Saturday 18 August 2018

President wants to be around to ensure vision of China taking 'centre stage' becomes reality

A souvenir plate with the image of chairman Mao Zedong on sale in Beijing yesterday. Photo: Reuters
A souvenir plate with the image of chairman Mao Zedong on sale in Beijing yesterday. Photo: Reuters

Neil Connor in Beijing

The reality is quickly dawning for many that Xi Jinping sees his rule of China in terms of decades, rather than two five-year presidential terms.

The Chinese president opened the 19th party congress saying China had entered a "new era" where it will take "centre stage" at the middle of the century.

He ended it by imposing his will on the party and top tier of government, suggesting that he is seeking to continue his rule up until that vision comes into view.

Firstly, on the final day of the event on Tuesday, he enshrined his ideology into the constitution, elevating him to the same political level as China's founding father Mao Zedong.

Any attack on Mr Xi is now an attack on the party itself, and the party is considered irreproachable in the Chinese political system. With Mr Xi's name included in its constitution, potential opposition has been dealt a crushing blow.

And then, yesterday, the 64-year-old leader unveiled a new Politburo Standing Committee - the top rung of government - that included a mixture of trusted allies and ageing, but capable, officials. However, there was no successor.

Mr Xi's six colleagues on the standing committee will all be too old to take over when he is expected to step down at the next party congress in 2022. China has an unwritten rule that senior officials must retire when they reach 68, and all of the PSC members are aged 60 or over, meaning they cannot serve two five-year terms as president.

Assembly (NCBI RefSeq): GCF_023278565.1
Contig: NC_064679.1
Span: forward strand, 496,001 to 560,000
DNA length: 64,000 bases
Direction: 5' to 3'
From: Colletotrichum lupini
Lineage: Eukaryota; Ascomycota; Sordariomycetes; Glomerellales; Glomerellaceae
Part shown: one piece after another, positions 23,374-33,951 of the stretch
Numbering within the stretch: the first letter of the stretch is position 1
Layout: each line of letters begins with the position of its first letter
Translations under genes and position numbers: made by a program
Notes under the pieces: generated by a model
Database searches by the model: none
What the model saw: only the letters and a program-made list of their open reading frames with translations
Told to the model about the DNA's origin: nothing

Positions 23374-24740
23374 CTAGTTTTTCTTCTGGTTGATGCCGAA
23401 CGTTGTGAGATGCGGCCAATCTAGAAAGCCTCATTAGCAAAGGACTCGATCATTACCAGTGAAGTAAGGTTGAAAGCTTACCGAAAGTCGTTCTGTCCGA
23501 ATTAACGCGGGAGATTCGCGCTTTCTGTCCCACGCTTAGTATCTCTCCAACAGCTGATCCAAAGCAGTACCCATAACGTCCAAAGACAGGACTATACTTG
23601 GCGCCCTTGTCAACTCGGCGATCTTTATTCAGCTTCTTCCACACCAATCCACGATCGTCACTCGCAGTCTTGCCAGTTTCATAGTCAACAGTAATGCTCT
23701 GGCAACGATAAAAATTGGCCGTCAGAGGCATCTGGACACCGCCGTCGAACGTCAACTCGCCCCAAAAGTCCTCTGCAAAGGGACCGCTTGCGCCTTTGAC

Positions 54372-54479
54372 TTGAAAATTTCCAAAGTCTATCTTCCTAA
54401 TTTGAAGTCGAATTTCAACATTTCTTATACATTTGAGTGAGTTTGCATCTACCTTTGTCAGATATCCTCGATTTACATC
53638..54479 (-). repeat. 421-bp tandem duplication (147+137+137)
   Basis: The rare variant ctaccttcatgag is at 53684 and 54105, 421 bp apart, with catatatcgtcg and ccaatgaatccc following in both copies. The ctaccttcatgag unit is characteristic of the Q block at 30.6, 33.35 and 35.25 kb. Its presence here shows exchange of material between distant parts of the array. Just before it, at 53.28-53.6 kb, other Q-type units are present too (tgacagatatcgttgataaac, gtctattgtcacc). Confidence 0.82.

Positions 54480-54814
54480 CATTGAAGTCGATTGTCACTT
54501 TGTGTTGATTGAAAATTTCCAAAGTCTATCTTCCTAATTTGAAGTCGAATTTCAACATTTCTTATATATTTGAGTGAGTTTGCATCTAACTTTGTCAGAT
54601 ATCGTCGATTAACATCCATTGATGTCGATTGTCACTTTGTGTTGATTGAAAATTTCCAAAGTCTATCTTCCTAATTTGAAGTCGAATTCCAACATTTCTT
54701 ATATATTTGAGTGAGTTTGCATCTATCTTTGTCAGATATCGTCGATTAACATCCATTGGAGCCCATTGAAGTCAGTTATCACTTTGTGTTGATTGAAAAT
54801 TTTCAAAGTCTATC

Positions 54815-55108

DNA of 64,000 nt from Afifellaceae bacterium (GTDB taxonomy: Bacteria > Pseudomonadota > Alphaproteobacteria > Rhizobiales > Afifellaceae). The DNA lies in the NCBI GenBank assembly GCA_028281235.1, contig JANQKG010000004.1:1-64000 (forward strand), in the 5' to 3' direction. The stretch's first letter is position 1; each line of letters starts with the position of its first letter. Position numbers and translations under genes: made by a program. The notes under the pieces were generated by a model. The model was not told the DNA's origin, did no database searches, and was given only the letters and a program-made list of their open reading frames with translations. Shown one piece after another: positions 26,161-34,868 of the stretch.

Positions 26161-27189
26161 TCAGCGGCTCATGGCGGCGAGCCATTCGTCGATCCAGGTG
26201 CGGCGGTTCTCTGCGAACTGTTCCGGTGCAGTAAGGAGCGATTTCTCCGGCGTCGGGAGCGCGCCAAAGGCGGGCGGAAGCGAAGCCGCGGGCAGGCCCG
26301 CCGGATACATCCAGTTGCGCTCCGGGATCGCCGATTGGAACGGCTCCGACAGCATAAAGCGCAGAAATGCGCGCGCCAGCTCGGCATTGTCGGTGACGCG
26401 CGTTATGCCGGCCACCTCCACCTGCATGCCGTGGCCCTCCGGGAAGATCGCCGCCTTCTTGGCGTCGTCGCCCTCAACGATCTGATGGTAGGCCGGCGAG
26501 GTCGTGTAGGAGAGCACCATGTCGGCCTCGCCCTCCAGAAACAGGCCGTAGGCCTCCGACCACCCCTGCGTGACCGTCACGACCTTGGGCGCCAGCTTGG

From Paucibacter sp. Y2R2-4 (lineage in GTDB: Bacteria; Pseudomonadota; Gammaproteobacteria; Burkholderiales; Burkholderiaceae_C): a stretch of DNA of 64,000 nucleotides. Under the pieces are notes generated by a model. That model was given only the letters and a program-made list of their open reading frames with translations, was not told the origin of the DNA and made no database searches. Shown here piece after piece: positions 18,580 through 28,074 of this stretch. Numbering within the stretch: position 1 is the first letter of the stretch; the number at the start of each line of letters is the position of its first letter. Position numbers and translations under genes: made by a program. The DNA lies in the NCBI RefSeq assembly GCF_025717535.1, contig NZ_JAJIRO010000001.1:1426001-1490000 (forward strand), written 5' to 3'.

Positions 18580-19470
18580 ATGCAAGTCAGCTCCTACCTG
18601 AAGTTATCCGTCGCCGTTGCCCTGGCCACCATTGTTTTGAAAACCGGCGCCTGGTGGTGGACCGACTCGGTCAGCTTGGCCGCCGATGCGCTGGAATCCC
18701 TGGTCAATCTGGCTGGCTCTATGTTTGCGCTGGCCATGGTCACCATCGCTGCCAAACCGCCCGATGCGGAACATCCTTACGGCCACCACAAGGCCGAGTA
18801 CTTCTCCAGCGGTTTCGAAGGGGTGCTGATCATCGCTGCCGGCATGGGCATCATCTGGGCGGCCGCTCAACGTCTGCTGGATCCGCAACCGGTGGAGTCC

If Mr Xi is to continue as leader of China beyond the end of his second term in five years' time, this will be a significant break with precedent in China, where recent leaders have served for two five-year terms.

Steven Tsang, director of the China Institute at SOAS, University of London, said Mr Xi was driven by his view China's path was intrinsically linked to his own. With that in mind, no one should be surprised that the president sees himself as ruler of China until his health permits.

"The reality is that Xi outlined a vision for China for the next three decades and fulfilling this vision will require the leader imposing tight discipline on the Communist Party so that it will be effective in leading the people of China to the promised land that he outlined," Prof Tsang said.

"Who can provide such strong vision? Obviously, there is no one but President Xi."

Prof Tsang said in 2022 Mr Xi will seek to convince the Chinese people that he has to "forsake the prospect of retirement and soldier on…for the greater good".

Jean-Pierre Cabestan, a China expert at Hong Kong's Baptist University, said there were three reasons why Mr Xi did not appoint a successor. Firstly, because it was clear that "Xi wants to cling to power".

He also said a president-in-waiting would be perceived as "inconvenient". "He or she needs to toe the line and stay quiet, and the official number one has someone blowing in their neck," he said. Lastly, Prof Cabestan said Mr Xi wanted to "test potential successors and make them compete".

There is always the possibility that Mr Xi could appoint a fresh face at the 20th party congress that has been groomed by him for immediate power, and Chongqing chief Chen Min'er (56) and Hu Chunhua (54), the Guangdong party chief, are potential candidates.

But if that happens, then speculation will swirl once again around Mr Xi in 2022 on whether he will relinquish his authoritarian grip or continue to rule behind the throne to ensure his vision becomes a reality.

Irish Independent

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